Fracture, aging and disease in bone

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From a public health perspective, developing a detailed mechanistic understanding of the well-known increase in fracture risk of human bone with age is essential. This also represents a challenge from materials science and fracture mechanics viewpoints. Bone has a complex, hierarchical structure with characteristic features ranging from nanometer to macroscopic dimensions; it is therefore significantly more complex than most engineering materials. Nevertheless, by examining the micro-/nano-structural changes accompanying the process of aging using appropriate multiscale experimental methods and relating them to fracture mechanics data, it is possible to obtain a quantitative picture of how bone resists fracture. As human cortical ... continued below

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Ager, J.W.; Balooch, G. & Ritchie, R.O. February 1, 2006.

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Description

From a public health perspective, developing a detailed mechanistic understanding of the well-known increase in fracture risk of human bone with age is essential. This also represents a challenge from materials science and fracture mechanics viewpoints. Bone has a complex, hierarchical structure with characteristic features ranging from nanometer to macroscopic dimensions; it is therefore significantly more complex than most engineering materials. Nevertheless, by examining the micro-/nano-structural changes accompanying the process of aging using appropriate multiscale experimental methods and relating them to fracture mechanics data, it is possible to obtain a quantitative picture of how bone resists fracture. As human cortical bone exhibits rising ex vivo crack-growth resistance with crack extension, its fracture toughness must be evaluated in terms of resistance-curve (R-curve) behavior. While the crack initiation toughness declines with age, the more striking finding is that the crack-growth toughness declines even more significantly and is essentially absent in bone from donors exceeding 85 years in age. To explain such an age-induced deterioration in the toughness of bone, we evaluate its fracture properties at multiple length scales, specifically at the molecular and nanodimensions using pico-force atomic-force microscopy, nanoindentation and vibrational spectroscopies, at the microscale using electron microscopy and hard/soft x-ray computed tomography, and at the macroscale using R-curve measurements. We show that the reduction in crack-growth toughness is associated primarily with a degradation in the degree of extrinsic toughening, in particular involving crack bridging, and that this occurs at relatively coarse size-scales in the range of tens to hundreds of micrometers. Finally, we briefly describe how specific clinical treatments, e.g., with steroid hormones to treat various inflammatory conditions, can prematurely damage bone, thereby reducing its fracture resistance, whereas regulating the level of the cytokine TGF-beta can offer significant improvements in the stiffness, strength and toughness of bone, and as such may be considered as a therapeutic target to treat increased bone fragility induced by aging, drugs, and disease.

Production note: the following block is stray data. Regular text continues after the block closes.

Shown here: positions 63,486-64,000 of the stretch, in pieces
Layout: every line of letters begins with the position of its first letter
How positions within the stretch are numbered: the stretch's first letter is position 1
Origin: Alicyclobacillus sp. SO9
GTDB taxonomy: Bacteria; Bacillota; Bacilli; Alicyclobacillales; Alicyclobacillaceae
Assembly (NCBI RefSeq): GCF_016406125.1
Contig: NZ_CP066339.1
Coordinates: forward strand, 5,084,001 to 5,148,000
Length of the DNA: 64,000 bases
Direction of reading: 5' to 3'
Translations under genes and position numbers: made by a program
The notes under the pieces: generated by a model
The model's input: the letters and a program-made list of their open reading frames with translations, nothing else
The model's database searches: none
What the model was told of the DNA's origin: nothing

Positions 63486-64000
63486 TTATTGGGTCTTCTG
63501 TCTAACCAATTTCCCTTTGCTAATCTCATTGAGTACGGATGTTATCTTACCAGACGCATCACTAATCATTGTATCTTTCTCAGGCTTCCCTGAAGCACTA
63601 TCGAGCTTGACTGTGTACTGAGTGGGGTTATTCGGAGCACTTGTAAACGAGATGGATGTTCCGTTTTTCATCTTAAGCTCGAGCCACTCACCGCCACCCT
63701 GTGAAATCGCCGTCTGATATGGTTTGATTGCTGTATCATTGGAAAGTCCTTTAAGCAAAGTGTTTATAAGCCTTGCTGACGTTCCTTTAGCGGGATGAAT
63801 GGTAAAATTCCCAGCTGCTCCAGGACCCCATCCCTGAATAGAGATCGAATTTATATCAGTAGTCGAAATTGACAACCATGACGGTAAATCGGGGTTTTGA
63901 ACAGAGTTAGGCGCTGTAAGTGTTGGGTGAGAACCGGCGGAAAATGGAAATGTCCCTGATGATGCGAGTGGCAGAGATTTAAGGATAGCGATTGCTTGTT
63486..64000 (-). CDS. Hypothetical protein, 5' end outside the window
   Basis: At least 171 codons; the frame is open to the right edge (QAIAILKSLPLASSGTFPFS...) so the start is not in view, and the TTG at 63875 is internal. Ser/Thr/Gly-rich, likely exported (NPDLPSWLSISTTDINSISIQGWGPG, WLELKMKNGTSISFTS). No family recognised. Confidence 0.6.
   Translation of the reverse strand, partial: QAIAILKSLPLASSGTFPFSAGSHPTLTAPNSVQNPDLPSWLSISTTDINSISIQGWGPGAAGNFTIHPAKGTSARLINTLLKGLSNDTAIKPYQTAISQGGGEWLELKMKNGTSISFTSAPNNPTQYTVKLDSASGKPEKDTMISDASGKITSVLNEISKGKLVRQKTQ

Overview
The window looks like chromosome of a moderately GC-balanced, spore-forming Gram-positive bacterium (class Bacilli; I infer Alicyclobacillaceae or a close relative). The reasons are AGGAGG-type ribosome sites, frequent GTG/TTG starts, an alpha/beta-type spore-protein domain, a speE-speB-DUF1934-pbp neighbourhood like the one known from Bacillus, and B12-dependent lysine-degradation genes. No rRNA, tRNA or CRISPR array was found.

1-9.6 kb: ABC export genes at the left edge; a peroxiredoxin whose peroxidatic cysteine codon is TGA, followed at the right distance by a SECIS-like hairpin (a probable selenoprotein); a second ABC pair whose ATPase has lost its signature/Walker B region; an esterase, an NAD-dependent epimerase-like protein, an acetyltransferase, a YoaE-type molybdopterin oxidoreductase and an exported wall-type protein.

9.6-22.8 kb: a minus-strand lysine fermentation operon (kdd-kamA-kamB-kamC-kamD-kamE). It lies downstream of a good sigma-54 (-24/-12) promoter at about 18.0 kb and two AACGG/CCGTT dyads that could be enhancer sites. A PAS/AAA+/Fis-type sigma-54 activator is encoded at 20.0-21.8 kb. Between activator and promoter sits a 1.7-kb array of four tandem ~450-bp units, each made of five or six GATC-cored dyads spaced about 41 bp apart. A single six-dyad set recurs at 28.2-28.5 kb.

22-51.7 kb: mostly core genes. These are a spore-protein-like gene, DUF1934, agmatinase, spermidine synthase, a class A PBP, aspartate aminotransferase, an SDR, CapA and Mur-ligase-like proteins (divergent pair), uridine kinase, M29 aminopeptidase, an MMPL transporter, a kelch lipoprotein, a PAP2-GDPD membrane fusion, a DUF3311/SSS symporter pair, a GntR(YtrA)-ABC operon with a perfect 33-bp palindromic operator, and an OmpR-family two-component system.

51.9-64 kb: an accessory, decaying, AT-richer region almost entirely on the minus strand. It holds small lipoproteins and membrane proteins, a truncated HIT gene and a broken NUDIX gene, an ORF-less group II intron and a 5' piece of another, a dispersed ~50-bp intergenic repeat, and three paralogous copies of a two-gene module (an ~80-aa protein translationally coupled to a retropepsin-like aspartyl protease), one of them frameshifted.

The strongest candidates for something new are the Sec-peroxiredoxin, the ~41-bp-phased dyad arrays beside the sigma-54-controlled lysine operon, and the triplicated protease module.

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  • Journal Name: Journal of Materials Research; Journal Volume: 21; Journal Issue: 8; Related Information: Journal Publication Date: 2006

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  • Report No.: LBNL--59499
  • Grant Number: DE-AC02-05CH11231
  • DOI: 10.1557/jmr.2006.0242 | External Link
  • Office of Scientific & Technical Information Report Number: 891822
  • Archival Resource Key: ark:/67531/metadc874010

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  • February 1, 2006

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  • Sept. 21, 2016, 2:29 a.m.

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  • Sept. 30, 2016, 1:52 p.m.

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Ager, J.W.; Balooch, G. & Ritchie, R.O. Fracture, aging and disease in bone, article, February 1, 2006; Berkeley, California. (digital.library.unt.edu/ark:/67531/metadc874010/: accessed September 19, 2017), University of North Texas Libraries, Digital Library, digital.library.unt.edu; crediting UNT Libraries Government Documents Department.